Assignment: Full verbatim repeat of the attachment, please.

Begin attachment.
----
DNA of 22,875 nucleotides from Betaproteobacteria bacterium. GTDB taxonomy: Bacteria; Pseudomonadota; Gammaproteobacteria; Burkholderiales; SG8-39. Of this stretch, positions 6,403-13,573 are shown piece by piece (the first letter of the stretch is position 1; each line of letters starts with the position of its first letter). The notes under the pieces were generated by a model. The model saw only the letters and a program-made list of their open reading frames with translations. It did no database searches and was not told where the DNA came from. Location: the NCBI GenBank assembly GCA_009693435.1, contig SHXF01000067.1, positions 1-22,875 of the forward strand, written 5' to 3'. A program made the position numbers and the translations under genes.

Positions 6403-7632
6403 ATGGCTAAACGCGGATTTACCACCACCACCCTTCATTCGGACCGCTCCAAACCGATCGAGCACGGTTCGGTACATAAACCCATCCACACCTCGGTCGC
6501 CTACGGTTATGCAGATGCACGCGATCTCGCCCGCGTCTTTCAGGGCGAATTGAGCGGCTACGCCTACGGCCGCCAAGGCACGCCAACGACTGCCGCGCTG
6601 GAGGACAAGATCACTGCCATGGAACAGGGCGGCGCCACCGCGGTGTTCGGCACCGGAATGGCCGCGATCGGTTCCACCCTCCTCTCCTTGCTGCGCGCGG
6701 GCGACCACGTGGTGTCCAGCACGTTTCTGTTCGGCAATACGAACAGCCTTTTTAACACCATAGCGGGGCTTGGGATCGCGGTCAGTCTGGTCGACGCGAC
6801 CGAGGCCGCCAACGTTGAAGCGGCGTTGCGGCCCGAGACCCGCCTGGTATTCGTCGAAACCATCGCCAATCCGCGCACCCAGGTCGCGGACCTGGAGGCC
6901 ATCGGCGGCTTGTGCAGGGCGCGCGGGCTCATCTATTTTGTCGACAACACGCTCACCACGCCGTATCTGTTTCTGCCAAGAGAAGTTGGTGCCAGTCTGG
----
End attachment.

DNA of 22,875 nucleotides from Betaproteobacteria bacterium. GTDB taxonomy: Bacteria; Pseudomonadota; Gammaproteobacteria; Burkholderiales; SG8-39. Of this stretch, positions 6,403-13,573 are shown piece by piece (the first letter of the stretch is position 1; each line of letters starts with the position of its first letter). The notes under the pieces were generated by a model. The model saw only the letters and a program-made list of their open reading frames with translations. It did no database searches and was not told where the DNA came from. Location: the NCBI GenBank assembly GCA_009693435.1, contig SHXF01000067.1, positions 1-22,875 of the forward strand, written 5' to 3'. A program made the position numbers and the translations under genes.

Positions 6403-7632
6403 ATGGCTAAACGCGGATTTACCACCACCACCCTTCATTCGGACCGCTCCAAACCGATCGAGCACGGTTCGGTACATAAACCCATCCACACCTCGGTCGC
6501 CTACGGTTATGCAGATGCACGCGATCTCGCCCGCGTCTTTCAGGGCGAATTGAGCGGCTACGCCTACGGCCGCCAAGGCACGCCAACGACTGCCGCGCTG
6601 GAGGACAAGATCACTGCCATGGAACAGGGCGGCGCCACCGCGGTGTTCGGCACCGGAATGGCCGCGATCGGTTCCACCCTCCTCTCCTTGCTGCGCGCGG
6701 GCGACCACGTGGTGTCCAGCACGTTTCTGTTCGGCAATACGAACAGCCTTTTTAACACCATAGCGGGGCTTGGGATCGCGGTCAGTCTGGTCGACGCGAC
6801 CGAGGCCGCCAACGTTGAAGCGGCGTTGCGGCCCGAGACCCGCCTGGTATTCGTCGAAACCATCGCCAATCCGCGCACCCAGGTCGCGGACCTGGAGGCC
6901 ATCGGCGGCTTGTGCAGGGCGCGCGGGCTCATCTATTTTGTCGACAACACGCTCACCACGCCGTATCTGTTTCTGCCAAGAGAAGTTGGTGCCAGTCTGG